Bol Bol and PJ Dozier will be going to the Boston Celtics as part of the deal.
The trade was announced late Tuesday night and marks the first time the Spurs have made an impactful trade in the middle of the season since 2014 (the Marquese Chriss trade didn't really do much).
A 6-9 power forward, Hernangomez has struggled to find minutes with the Boston Celtics this season, only showing up in 18 games all season. He averages 5.4 points, 3.4 rebounds and 0.6 assists per game in his career and shoots 34.6% from the 3-point line.
In shipping off Forbes, the Spurs lose their second-most accurate shooter from downtown (41.7% to Keldon Johnson's 44.1%). Bryn's offensive firepower can make the difference on occasion, but his inability to defend has long been evident and is especially apparently on a rebuilding team that needs all the help it can get.
Why did the Spurs make the Bryn Forbes trade?
The Spurs' acquisition of Denver's 2028 second-round pick is a nice, if not distant kicker in the trade that can the team can eventually use in a trade package instead of waiting six years to use themselves. On top of that, the non-guaranteed $7.5 for Hernangomez means the Spurs can get extra cap space next season if he doesn't work out and ends up being waived.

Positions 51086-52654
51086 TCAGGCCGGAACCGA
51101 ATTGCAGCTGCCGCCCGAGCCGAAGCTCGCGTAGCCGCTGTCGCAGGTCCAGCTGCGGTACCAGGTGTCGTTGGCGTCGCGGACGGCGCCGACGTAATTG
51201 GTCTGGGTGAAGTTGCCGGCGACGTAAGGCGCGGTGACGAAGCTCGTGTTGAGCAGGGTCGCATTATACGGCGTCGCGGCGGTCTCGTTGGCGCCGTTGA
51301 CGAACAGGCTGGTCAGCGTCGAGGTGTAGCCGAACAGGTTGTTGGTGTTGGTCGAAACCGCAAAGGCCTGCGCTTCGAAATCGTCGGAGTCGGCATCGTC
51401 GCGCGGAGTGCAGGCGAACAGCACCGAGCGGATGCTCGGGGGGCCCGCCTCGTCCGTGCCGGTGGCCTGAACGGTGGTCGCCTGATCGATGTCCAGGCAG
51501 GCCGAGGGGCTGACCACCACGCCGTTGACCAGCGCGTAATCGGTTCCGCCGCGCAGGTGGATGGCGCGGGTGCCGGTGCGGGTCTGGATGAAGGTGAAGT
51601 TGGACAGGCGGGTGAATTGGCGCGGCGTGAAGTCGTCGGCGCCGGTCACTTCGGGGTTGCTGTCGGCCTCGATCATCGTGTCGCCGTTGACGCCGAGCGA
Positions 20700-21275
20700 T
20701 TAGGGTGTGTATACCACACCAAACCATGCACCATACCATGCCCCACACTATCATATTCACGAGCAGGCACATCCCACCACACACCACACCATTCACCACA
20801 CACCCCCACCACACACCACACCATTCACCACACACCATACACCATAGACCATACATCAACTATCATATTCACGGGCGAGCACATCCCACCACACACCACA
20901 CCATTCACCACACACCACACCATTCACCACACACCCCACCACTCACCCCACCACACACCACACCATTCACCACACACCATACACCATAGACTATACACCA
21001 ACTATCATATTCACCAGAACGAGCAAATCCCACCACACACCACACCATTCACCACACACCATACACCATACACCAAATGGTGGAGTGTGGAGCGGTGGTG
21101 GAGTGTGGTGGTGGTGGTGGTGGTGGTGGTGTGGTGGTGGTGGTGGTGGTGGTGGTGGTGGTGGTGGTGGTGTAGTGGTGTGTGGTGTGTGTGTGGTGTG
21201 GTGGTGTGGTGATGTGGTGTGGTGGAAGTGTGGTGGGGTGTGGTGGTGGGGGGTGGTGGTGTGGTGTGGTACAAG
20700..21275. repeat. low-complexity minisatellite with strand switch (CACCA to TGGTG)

One of the common beliefs circling is that the Spurs wanted to move Forbes to free up minutes for rookie Joshua Primo, who still needs some seasoning but figures to have a prominent role going forward.
All in all, San Antonio got better defensively while losing an offensive spark that can be replaced in the near future. More importantly, the front office showed they're not allergic to making mid-season moves, even minor ones, to set the Spurs up better in the future.